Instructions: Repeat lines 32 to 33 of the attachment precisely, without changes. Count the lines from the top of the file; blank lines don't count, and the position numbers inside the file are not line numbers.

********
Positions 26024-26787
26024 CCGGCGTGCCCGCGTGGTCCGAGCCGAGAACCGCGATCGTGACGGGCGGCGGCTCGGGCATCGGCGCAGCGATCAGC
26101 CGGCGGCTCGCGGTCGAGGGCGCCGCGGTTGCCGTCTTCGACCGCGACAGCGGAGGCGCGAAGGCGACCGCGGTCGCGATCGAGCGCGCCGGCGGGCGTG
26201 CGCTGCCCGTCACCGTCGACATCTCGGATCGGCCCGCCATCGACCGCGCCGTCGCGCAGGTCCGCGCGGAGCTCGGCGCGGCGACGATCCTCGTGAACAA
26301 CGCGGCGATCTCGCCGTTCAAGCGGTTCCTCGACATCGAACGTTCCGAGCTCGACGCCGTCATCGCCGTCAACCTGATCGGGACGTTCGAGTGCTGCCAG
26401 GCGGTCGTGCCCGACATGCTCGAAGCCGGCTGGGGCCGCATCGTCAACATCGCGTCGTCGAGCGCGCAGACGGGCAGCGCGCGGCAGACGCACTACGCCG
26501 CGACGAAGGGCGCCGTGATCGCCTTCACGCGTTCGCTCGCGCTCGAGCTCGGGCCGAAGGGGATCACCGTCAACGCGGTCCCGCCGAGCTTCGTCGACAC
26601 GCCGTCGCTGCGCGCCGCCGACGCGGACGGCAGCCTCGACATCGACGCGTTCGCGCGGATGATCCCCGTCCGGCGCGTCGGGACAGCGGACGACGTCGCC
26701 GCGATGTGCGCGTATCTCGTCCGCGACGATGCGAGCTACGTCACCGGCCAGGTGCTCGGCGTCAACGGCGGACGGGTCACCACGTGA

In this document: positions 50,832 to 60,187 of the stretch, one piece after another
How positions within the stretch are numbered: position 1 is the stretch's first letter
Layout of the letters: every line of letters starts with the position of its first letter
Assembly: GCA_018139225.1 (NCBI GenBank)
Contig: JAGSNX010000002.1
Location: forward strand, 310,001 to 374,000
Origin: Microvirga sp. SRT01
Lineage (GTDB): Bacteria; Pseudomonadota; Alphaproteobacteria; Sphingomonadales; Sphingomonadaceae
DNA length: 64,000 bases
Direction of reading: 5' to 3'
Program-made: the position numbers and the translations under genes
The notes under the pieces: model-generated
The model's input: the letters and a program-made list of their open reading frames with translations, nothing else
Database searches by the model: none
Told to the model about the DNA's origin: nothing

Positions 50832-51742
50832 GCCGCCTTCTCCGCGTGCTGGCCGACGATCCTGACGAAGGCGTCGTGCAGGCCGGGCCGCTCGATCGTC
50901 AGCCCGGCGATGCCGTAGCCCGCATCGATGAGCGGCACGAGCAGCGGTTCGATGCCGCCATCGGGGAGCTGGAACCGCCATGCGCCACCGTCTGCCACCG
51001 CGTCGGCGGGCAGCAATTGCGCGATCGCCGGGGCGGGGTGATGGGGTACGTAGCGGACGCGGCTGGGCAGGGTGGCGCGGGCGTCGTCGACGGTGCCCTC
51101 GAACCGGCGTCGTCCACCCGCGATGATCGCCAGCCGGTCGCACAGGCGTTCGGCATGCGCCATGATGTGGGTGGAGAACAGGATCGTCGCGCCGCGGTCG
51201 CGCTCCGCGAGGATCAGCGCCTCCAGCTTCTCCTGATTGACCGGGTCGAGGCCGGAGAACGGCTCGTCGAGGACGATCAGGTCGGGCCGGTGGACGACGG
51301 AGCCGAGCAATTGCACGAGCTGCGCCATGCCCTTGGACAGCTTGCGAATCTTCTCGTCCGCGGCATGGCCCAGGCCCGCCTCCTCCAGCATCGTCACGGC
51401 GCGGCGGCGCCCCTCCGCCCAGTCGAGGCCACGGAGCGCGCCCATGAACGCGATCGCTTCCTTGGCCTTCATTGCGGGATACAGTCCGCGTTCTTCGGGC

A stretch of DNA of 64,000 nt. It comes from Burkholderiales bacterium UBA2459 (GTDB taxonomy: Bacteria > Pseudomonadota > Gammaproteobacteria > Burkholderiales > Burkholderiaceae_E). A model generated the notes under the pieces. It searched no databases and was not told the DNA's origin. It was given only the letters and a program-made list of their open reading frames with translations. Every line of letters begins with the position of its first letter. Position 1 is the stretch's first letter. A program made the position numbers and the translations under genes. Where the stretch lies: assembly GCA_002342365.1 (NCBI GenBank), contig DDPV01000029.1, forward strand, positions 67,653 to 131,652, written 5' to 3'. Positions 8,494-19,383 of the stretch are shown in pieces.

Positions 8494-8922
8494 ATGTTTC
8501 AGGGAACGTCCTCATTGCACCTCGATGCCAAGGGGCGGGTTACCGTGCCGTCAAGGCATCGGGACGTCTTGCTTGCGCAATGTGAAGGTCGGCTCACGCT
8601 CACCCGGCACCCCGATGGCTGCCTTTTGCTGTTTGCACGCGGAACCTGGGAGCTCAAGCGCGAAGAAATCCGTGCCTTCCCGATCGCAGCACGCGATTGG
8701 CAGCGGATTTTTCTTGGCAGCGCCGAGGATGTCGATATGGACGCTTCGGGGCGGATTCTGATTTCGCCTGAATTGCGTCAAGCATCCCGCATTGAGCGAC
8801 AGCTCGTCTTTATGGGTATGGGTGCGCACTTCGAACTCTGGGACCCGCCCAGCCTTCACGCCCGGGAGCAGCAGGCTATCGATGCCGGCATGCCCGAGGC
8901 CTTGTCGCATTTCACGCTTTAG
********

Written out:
51401 GCGGCGGCGCCCCTCCGCCCAGTCGAGGCCACGGAGCGCGCCCATGAACGCGATCGCTTCCTTGGCCTTCATTGCGGGATACAGTCCGCGTTCTTCGGGC

A stretch of DNA of 64,000 nt. It comes from Burkholderiales bacterium UBA2459 (GTDB taxonomy: Bacteria > Pseudomonadota > Gammaproteobacteria > Burkholderiales > Burkholderiaceae_E). A model generated the notes under the pieces. It searched no databases and was not told the DNA's origin. It was given only the letters and a program-made list of their open reading frames with translations. Every line of letters begins with the position of its first letter. Position 1 is the stretch's first letter. A program made the position numbers and the translations under genes. Where the stretch lies: assembly GCA_002342365.1 (NCBI GenBank), contig DDPV01000029.1, forward strand, positions 67,653 to 131,652, written 5' to 3'. Positions 8,494-19,383 of the stretch are shown in pieces.